What we Treat / Sciatica
Sciatica is a specific pain that originates from the sciatic nerves which each run from one side of the pelvis through the hip and buttocks and down the leg. The Sciatic nerve forms what is effectively an electrical cable to and from the brain. Sciatica is a condition where pain, weakness or altered sensation can be experienced in the buttock, hamstring, calf or foot but stem from the spine, via the Sciatic nerve.
The major cause of Sciatica is a Prolapsed Inter Vertebral Disc (more commonly known as a 'slipped disc') at the bottom of the back but can also be due to a swollen structure (muscle or ligament) lying on the nerve. Sciatica can also occur due to trauma from a car accident, fall or blow to the spine. If the damaged disk is in the lower part of your back, you may also experience numbness, tingling or weakness in your buttock, leg or foot.
Sciatica may also be triggered by very small, normal movements like bending over to one side at a bad angle to pick something up, as well from suffering a trauma like falling off a ladder and landing on your back. What happens in all cases is that the sciatic nerve is compressed and consequentially causes you pain. Sciatica can also be caused by a stretch type injury as well as a gradual onset for no apparent reason.
The pain that accompanies sciatica can range from mild to debilitating. Normal symptoms include a sensation of pain radiating from your lower back down the leg. Weakness, numbness or tingling can be experienced and begins in the lower spine and radiates down through the hips and buttocks and down the leg and/or foot. Although the cause of Sciatica lies in the spine, not all sufferers will experience back pain and symptoms can be variable. The problem can manifest as back pain with leg pain, or leg pain only.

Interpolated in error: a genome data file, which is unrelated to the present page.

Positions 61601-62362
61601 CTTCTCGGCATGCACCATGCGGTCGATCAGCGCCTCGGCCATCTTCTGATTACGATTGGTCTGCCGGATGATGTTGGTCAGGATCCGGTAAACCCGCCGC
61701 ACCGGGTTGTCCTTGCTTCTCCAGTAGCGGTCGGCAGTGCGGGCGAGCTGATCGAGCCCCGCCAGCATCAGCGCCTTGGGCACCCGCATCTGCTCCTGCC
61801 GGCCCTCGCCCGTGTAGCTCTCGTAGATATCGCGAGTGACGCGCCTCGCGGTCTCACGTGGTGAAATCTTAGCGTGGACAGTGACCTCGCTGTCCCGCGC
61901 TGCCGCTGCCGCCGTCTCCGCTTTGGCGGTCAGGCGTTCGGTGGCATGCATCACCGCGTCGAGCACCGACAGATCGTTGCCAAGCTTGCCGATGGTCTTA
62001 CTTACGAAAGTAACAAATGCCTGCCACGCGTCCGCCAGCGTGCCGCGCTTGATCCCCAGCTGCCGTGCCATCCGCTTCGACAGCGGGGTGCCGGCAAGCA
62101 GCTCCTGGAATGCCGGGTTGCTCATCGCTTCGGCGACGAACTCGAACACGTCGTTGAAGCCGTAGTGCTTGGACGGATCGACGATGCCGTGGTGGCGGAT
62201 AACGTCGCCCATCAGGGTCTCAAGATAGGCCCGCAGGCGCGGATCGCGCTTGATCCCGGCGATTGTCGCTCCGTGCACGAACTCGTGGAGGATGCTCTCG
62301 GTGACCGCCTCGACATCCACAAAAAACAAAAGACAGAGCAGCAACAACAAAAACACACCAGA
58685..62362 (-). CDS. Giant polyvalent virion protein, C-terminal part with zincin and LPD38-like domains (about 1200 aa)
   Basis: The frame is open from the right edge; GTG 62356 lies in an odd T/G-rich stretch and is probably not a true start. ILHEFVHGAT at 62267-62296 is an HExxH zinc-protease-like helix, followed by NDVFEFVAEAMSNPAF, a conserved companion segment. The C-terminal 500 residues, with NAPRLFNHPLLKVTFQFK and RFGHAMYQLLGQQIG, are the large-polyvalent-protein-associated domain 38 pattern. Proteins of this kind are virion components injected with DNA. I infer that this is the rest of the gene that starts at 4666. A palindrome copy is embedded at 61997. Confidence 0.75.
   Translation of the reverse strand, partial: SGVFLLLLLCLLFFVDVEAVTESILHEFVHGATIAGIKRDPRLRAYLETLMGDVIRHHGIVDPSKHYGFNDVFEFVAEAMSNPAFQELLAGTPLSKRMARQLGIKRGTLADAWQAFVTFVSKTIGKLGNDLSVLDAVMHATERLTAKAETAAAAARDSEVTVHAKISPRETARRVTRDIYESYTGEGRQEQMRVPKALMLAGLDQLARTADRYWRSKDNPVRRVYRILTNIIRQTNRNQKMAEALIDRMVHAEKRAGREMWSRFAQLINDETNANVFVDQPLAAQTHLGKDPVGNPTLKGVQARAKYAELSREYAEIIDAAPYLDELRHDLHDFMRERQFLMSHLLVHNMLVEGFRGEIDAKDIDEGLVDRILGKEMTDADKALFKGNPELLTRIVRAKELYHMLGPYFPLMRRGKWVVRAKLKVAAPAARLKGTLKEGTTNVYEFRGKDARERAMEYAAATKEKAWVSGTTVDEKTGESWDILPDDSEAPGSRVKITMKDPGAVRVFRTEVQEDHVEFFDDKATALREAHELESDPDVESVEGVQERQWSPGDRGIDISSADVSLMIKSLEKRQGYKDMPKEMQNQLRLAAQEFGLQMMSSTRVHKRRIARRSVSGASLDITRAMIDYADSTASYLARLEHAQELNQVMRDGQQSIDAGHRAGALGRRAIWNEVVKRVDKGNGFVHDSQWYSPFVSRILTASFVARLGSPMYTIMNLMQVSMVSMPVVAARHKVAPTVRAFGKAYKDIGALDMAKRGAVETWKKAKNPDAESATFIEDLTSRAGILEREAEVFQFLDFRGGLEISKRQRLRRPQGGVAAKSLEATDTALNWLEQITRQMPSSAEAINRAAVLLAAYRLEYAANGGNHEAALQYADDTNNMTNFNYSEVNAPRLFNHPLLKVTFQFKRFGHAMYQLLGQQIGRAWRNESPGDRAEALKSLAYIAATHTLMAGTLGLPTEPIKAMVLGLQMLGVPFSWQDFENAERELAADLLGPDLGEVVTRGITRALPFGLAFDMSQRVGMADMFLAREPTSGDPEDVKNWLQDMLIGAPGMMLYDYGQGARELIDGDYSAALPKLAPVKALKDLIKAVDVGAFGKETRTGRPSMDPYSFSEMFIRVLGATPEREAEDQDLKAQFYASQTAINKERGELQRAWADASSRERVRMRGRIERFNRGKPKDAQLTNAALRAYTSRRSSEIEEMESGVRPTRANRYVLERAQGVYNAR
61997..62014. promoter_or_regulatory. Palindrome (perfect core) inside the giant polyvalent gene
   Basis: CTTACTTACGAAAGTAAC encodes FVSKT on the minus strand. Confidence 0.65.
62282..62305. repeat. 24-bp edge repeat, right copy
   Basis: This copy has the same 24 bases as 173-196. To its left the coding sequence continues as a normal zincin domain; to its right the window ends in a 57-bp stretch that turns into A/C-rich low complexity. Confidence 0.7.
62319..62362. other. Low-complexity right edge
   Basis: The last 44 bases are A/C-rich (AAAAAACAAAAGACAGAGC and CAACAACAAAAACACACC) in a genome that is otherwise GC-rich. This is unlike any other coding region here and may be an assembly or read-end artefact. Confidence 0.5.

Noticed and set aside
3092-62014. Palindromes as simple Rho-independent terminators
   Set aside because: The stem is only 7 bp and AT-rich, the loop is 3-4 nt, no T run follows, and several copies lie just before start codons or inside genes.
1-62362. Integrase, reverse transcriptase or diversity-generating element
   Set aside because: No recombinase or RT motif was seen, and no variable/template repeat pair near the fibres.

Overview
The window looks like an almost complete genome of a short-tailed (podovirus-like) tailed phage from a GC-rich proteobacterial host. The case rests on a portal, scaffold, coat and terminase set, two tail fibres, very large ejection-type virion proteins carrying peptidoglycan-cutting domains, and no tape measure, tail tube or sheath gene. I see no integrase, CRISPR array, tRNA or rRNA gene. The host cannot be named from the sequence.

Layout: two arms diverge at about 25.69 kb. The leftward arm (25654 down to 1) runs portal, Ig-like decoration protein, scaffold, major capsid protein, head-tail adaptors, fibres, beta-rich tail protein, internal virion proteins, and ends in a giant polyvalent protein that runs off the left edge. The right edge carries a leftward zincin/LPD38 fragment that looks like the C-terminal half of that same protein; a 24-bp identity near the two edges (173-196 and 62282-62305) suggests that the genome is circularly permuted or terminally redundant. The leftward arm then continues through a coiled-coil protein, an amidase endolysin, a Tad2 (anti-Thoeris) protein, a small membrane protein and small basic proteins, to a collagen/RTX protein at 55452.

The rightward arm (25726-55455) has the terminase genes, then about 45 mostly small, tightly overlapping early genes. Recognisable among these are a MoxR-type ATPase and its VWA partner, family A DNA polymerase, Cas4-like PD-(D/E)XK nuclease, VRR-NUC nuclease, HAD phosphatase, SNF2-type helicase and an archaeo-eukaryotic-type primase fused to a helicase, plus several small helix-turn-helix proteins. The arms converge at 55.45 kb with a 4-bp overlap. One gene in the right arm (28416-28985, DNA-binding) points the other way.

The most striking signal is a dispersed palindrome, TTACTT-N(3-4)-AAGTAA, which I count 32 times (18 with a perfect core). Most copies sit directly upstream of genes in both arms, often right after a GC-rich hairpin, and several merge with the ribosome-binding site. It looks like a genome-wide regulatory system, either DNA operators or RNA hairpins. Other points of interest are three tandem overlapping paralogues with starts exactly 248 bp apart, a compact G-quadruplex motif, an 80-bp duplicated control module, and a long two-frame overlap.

Physiotherapy is very effective in the treatment of sciatica. Treatment by our Physios can relieve nerve root compression caused by fibrous scar tissue following a disc prolapse and can treat conditions related to compression of the sciatic nerve by other structures. Our Physios also aim to prevent further episodes of sciatic pain through teaching correct postural techniques, and exercises to correct any muscle imbalance in the spine.
What to do before you come in?
Sciatica often responds well to simple changes to your daily routines and self-care measure, so avoiding what caused the pain in the first place is important. While rest is important in the short-term, prolonged rest can make your symptoms worse. You'll heal more quickly if you continue with your usual activities, but avoid what may have triggered the pain in the first place. In addition to resuming usual activities, use cold packs for 20 minutes every hour to reduce any inflammation and temporarily relieve pain. If the pain still continues after a number of days, alternate warm and cold packs. Non-steroidal anti-inflammatory drugs (NSAIDs), such as aspirin and ibuprofen (Advil, Motrin, others), and acetaminophen (Tylenol, others) can both be helpful for sciatica. However, exercise, stretching, massage and other nondrug treatments can often provide the same benefits as medication.
Our Chartered Physiotherapists will aim to prevent further episodes of sciatic pain through teaching correct postural techniques, and exercises to correct any muscle imbalance in the spine, and curb any effects for the future on your body.